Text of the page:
You know it’s funny in this, in venture capital because as I was sort of saying earlier, one of the weird things about it is that although you know there is hopefully a lot of skill to something like this, equally people make a lot of money when you never expect it and sometimes you can lose money when you don’t expect it and so I think that’s you know we’ve been huge beneficiaries of that. We’ve been very lucky on a number of occasions you know, we had one business with the memorable name Magic Pony Technology, which was only 12 months old you know, barely raised a couple of million pounds and Twitter came in and bought it for 150 million Dollars and you know everyone made a lot of money that day and that was very unexpected and I think what that experience taught me is that if you can’t predict when great things are going to happen and when terrible things are going to happen, financially I mean. You, obviously you need you know we are in a very fortunate position that you know the business is successful enough that it is very unlikely that it will go to zero but I think you just need to be very philosophical about those ups and downs and those variations and I suppose the way I think about money is that we cannot succeed in our mission without money you know, so we need to raise capital in order to fund these entrepreneurs in order to employ the people on our team and the most important thing for us is actually alignment. What we really don’t want to do is build a business where we can make money without our stakeholders making money and what we really don’t want to do is build a business where we can be very successful but then not to make money for those stakeholders. So I suppose the way we think about it these days is that we try to build every part of our business to be aligned in the same direction. So we as a team, our investors, the institutions that put money in our funds and most importantly our entrepreneurs all make money through the same mechanism which is if entrepreneurs build a great business that we’ve helped to support and it becomes something that is very valuable because hopefully it is doing something that people want. Then everyone makes money. If we don’t then we don’t and so like I think one of my kind of core values is just that you really want to be in a world where everyone, everyone knows what they are getting into, there is total transparency around incentives and if everyone is aligned in the same direction it just makes everything much more pleasant.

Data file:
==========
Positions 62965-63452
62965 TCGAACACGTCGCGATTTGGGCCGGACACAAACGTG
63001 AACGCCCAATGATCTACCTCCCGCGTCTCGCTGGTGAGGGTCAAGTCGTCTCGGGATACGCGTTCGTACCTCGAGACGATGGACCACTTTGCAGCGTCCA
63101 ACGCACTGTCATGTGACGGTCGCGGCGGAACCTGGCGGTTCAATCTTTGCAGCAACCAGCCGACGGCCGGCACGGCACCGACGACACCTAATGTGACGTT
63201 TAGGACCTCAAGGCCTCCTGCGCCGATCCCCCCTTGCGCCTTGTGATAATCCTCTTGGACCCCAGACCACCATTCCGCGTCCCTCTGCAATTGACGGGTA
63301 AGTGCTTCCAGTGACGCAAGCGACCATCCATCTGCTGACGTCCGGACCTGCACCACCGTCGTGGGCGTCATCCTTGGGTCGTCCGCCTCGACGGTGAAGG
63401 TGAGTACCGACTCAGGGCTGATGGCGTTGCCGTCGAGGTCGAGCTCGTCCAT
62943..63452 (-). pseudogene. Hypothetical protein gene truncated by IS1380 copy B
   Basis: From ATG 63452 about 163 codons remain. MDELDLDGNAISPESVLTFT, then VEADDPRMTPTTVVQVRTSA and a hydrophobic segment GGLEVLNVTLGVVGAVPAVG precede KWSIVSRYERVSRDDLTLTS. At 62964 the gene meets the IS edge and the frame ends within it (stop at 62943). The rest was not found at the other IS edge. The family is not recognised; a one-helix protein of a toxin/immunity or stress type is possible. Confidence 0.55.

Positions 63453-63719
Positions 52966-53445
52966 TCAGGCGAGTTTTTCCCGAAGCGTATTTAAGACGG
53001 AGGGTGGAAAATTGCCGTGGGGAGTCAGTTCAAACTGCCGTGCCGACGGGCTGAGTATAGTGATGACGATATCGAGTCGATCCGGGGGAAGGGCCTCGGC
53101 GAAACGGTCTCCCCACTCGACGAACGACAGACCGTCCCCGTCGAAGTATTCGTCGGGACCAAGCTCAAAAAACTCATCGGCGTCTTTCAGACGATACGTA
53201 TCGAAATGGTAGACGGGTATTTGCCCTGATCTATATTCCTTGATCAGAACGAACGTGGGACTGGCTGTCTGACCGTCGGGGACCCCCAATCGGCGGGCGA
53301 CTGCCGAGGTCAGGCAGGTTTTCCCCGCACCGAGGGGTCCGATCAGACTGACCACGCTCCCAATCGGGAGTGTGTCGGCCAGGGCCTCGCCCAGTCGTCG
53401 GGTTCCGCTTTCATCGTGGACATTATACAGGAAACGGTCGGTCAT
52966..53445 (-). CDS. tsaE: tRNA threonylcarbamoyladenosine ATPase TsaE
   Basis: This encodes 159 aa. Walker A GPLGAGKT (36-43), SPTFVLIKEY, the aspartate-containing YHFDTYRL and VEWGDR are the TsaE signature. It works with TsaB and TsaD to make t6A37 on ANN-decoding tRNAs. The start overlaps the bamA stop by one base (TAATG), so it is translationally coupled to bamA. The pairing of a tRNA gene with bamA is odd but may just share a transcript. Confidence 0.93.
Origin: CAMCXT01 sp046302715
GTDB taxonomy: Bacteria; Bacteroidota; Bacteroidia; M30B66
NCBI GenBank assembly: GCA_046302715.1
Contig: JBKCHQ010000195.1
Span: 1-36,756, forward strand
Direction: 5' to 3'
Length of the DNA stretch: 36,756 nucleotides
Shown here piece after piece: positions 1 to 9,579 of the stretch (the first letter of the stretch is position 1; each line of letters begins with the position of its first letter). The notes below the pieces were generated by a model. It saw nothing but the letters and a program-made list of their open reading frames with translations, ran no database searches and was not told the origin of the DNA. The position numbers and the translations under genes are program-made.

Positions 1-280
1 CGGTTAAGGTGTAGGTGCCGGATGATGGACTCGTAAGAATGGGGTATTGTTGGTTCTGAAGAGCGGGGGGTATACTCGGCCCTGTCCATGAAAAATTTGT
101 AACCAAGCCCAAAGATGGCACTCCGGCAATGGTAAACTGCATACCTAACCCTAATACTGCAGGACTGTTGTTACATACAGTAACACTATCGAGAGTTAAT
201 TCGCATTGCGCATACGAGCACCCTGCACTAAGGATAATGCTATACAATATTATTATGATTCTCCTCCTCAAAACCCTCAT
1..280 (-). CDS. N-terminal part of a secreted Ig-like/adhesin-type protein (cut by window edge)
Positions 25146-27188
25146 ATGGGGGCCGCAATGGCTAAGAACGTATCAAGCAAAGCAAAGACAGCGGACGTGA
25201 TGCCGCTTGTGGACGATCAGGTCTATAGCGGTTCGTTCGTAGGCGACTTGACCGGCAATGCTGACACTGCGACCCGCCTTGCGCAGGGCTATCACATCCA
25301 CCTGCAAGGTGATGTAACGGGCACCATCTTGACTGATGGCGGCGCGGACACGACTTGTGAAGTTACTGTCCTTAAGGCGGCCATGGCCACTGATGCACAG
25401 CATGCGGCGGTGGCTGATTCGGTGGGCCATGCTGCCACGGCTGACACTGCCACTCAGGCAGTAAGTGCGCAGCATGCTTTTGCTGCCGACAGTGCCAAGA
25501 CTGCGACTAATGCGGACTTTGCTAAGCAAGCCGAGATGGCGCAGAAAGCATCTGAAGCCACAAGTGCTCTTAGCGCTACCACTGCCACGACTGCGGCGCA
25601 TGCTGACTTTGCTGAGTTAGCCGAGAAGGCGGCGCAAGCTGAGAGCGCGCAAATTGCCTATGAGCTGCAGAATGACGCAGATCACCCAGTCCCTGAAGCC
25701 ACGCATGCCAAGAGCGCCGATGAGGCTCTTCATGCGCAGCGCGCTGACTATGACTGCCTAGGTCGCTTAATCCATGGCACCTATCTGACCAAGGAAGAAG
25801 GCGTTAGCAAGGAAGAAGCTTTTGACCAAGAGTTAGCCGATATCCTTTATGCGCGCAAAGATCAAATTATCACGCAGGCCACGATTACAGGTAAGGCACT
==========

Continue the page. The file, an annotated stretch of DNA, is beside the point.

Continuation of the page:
Elliot Moss
And what happens when this all becomes mainstream because you have got a first mover advantage as it were and there is suddenly six, seven, eight new Matt’s, young, shiny Matt’s…

Matt Clifford
Yeah.

Elliot Moss
…coming along saying ‘ah yes but what about this?’

Matt Clifford
Yeah.

Elliot Moss
Is that good for you? Does it make any difference? Do you worry about how your business will shape up?

Matt Clifford